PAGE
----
You’re moving to the UK. Here’s what to expect.
It’s likely you’ve already got a pretty good picture of the UK in your head. It’s one of the world’s most recognisable countries and its influence is seen across the globe.
The UK is made up of England, Scotland, Wales and Northern Ireland. So you could travel from the Shetland Islands off the north coast of Scotland, to the Isles of Scilly in south west England, and then across the sea to Northern Ireland – all without leaving the UK.
Approximately 65 million people call the UK home, with most based in England. The capital city of the UK and England – London – is by far the biggest city in the country. Like the rest of the UK, the London is proudly multicultural and multi-faith. You will be expected to respect other people’s religious beliefs, as they are expected to respect yours.
English is the official language of the UK, but isn’t the only native language. You may also hear Welsh in Wales; Gaelic and Scots in Scotland, Irish Gaelic in Northern Ireland and Cornish in Cornwall. Your English skills will be more than enough to see you through your daily travels however, as it’s spoken fluently across the country.
When you think of the UK you might think of rain, but this isn’t always the case.
The weather in the UK can be unpredictable, but is rarely extreme. It can change multiple times in one day however, so even if the weather forecast says it’s going to be dry and warm, you might still need to put a warm jacket and an umbrella in your study bag!
Generally you’ll experience the following weather conditions in each season:
- Summer (June to August): generally the best (and warmest) weather, with long sunny days and occasional thunderstorms.
- Autumn (September to November): temperatures start to drop, and days can be mild and dry or wet and windy.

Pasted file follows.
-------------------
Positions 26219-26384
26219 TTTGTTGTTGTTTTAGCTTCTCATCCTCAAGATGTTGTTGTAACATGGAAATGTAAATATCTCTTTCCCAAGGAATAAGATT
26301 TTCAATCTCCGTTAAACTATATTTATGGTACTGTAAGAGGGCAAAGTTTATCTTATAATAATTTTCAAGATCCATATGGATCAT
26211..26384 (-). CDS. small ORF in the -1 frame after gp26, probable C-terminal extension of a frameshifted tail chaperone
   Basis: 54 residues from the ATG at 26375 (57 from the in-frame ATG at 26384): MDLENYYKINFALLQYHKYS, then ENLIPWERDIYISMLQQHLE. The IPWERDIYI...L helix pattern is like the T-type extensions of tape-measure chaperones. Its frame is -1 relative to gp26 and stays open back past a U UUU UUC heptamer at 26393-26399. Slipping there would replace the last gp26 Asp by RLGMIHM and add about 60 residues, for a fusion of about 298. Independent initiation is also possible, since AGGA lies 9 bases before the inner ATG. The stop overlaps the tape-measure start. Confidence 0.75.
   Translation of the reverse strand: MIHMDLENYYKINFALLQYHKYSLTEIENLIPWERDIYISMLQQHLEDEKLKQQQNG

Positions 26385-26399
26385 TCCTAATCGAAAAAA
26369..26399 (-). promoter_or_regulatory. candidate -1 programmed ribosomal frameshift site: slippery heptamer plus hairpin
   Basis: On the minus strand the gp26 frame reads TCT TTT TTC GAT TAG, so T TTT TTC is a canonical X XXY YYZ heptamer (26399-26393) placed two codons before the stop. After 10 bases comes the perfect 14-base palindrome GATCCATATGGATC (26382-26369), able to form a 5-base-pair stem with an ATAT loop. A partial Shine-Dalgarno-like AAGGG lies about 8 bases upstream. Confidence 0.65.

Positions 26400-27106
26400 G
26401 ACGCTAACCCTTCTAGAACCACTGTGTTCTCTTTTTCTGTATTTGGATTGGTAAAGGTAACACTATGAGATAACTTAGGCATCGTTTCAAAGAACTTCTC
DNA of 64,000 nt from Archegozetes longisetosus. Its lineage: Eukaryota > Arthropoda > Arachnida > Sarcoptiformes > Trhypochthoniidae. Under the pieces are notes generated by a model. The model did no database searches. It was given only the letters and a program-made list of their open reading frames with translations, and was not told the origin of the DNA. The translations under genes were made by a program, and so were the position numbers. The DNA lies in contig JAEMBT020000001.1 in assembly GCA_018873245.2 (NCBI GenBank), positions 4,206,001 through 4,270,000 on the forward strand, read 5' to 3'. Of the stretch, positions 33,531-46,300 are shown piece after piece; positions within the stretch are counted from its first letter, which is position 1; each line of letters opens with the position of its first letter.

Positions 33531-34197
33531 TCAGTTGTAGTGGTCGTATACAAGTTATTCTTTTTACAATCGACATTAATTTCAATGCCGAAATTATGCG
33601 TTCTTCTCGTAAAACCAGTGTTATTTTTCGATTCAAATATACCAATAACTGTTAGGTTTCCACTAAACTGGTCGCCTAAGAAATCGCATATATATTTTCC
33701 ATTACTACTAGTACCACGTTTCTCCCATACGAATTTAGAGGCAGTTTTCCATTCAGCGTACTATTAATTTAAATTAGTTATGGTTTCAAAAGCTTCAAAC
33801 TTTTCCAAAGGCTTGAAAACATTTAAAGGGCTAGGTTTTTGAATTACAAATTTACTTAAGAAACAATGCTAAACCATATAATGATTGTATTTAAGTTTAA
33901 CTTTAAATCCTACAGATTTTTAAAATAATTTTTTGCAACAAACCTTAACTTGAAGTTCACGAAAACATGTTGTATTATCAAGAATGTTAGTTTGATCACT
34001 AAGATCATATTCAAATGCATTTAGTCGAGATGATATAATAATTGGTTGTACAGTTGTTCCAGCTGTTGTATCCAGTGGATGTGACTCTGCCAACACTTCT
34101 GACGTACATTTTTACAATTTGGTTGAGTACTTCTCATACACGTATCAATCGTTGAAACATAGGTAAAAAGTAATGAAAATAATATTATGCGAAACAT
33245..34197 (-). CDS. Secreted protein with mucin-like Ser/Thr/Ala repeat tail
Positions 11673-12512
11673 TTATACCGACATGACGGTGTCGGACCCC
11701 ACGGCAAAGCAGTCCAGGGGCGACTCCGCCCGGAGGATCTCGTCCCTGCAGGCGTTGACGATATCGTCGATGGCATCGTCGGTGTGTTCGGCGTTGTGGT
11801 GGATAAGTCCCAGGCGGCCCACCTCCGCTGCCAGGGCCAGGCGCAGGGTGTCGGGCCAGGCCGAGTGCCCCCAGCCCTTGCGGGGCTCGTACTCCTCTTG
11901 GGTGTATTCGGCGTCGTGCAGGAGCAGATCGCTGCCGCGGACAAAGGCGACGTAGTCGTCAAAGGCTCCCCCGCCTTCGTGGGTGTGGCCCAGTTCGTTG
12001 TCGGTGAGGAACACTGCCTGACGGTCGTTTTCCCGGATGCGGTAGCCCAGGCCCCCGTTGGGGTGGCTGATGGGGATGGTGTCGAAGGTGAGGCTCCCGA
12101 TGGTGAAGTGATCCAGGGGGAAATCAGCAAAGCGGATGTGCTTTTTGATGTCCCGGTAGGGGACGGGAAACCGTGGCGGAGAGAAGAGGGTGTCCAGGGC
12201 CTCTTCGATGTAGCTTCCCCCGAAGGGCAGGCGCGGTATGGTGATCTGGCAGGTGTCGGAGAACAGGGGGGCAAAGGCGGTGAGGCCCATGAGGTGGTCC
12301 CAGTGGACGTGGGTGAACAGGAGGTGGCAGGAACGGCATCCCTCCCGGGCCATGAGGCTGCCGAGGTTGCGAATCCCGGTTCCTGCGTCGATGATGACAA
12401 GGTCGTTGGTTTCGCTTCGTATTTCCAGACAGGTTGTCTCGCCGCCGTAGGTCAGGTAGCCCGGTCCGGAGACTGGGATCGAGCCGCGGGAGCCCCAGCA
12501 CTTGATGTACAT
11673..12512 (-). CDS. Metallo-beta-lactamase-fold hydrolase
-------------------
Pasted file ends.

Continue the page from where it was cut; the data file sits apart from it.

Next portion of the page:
- Winter (December to February): the coldest season, with freezing temperatures and chances of snow.
- Spring (March to May): usually good weather with a mix of sunny spells and sudden showers.
You’ll need to remember to wind your clock forward by one hour on the last Sunday in March, as that’s the start of Daylight Saving Time in the UK. Daylight saving lets you make the most of the warmer weather in spring and summer, as you get more daylight in the evening.
Politics and government
People sometimes think the UK is ruled by the Queen, but the royal family has a mainly ceremonial role. The UK is a parliamentary democracy, which means the UK Government is elected by the people through a general election (usually held every five years).
The UK Government is led by the Prime Minister, who is supported by the Cabinet (made up of the senior members of government) and Ministers. Individual government departments and their agencies are then responsible for putting government policy into practice.
Parliament is separate from the Government, and is made up of the House of Commons and the House of Lords. Parliament’s job is to look at what the Government is doing, debate issues and pass new laws, and set taxes.
Decisions about local services are made by local government councils.
Scotland, Wales and Northern Ireland have their own ‘devolved’ administrations which are responsible for many domestic policy issues such as health, education and transport.